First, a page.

Faculty Research Areas

Deborah L. Best:  development of gender stereotypes and roles, and is particularly interested in comparisons across cultures.

Terry D. Blumenthal:  physiological mechanisms that form the basis for thinking, emotion, and behavior.

Shannon Brady:  how people (especially students) make meaning of themselves and the life contexts they find themselves in; the consequences of this meaning-making for well-being, achievement, relationships, and health; social-psychological interventions to help people make adaptive meaning and improve these outcomes, especially for people from groups that are socially marginalized or negatively stereotyped.

Christy M. Buchanan:  development of adolescents, with a particular focus on family influences and family relationships.

Dale Dagenbach:  how human attention and memory work, how they are implemented in the brain, and how we can improve their functioning. Also studies understanding the brain as a complex system using network science in collaboration with the Laboratory for Complex Brain Systems (lcbn.wakehealth.edu).

William Fleeson:  self-regulation:  what people do, try to do, and are able to do to improve the quality of their lives.

Michael Furr:  personality and social psychology, including the ways that our personality characteristics influence our behavior in social situations.

Eranda Jayawickreme: post-traumatic growth as positive personality change, well-being, moral character, and integrative theories of personality.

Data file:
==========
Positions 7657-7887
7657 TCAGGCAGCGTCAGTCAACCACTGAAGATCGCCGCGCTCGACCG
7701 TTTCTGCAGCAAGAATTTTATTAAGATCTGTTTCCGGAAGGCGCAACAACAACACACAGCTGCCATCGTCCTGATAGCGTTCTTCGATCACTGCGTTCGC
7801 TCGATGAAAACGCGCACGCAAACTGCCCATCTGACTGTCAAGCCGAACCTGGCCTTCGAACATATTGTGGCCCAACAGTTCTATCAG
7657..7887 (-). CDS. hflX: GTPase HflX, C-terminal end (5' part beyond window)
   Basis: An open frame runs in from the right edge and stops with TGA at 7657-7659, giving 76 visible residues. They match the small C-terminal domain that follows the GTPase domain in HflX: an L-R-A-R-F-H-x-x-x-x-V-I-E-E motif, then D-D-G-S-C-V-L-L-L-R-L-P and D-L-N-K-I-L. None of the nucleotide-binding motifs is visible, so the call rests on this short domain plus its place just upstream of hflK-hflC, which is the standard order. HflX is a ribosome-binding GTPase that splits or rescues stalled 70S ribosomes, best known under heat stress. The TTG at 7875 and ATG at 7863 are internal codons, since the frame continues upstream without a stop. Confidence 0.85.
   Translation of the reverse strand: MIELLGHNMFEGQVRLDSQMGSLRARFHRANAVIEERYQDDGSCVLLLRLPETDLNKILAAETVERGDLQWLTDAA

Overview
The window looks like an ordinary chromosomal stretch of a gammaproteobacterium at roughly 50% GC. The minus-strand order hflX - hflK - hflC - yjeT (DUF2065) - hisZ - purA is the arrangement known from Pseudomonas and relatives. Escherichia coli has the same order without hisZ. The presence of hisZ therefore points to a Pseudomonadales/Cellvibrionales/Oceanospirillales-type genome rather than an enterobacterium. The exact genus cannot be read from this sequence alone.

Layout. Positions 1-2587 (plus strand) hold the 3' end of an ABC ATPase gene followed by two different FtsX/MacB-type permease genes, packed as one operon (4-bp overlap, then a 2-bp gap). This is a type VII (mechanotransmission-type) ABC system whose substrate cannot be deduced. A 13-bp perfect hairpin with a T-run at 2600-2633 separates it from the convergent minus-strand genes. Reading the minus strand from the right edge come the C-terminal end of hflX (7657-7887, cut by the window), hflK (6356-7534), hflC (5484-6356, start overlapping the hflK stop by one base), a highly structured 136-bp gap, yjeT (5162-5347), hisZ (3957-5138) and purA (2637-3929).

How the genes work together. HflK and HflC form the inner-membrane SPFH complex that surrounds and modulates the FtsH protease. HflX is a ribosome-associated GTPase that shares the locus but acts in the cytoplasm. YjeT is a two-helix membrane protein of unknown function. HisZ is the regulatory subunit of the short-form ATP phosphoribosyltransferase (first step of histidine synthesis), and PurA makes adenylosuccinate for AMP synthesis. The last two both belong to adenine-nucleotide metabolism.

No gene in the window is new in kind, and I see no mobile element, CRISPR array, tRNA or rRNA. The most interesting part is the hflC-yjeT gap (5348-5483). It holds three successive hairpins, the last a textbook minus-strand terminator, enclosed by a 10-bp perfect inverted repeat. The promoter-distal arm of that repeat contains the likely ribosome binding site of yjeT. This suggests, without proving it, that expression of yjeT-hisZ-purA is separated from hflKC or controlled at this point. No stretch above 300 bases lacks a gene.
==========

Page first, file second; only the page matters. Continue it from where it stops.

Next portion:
Janine M. Jennings:  understanding cognitive functions, such as attention and memory, in young and older adults, techniques for improving cognition in those experiencing impairments, and methods to enhance classroom learning and study skills. 

Lara Kammrath:  self regulation in interpersonal relationships, with a focus on how personality and relationship attitudes predict relationship behaviors in different situations.

Lisa Kiang:  aspects of social development including self and identity development and parent and peer relationships, with a focus on youth from ethnically diverse backgrounds.

E. J. Masicampo:  challenges related to effortful mental processes such as resisting temptations and desires, making difficult decisions, and pursuing and attaining goals.

John V. Petrocelli:  general area of social cognition, with specific interests in perceptions of general and specific events, counterfactual thinking, the role of attitude strength variables in persuasion and resistance processes, and intergroup emotions.

Wayne E. Pratt:  neural mechanisms that underlie how we learn about and respond to the presence of natural rewards, such as highly palatable foods.

Anthony Sali:  behavioral signatures and neural underpinnings of the role of learning in visual attention and cognitive control.

Catherine E. Seta:  general area of social cognition, with specific interests in stereotyping, intergroup processes, perceptions of stressing life events, and determinants of feelings of regret.

Eric R. Stone:  how people make decisions and how these decisions can be improved.

Christian Waugh:  physiological and neural underpinnings of emotions and adaptation to stress.

(revised:  1/4/19 rk)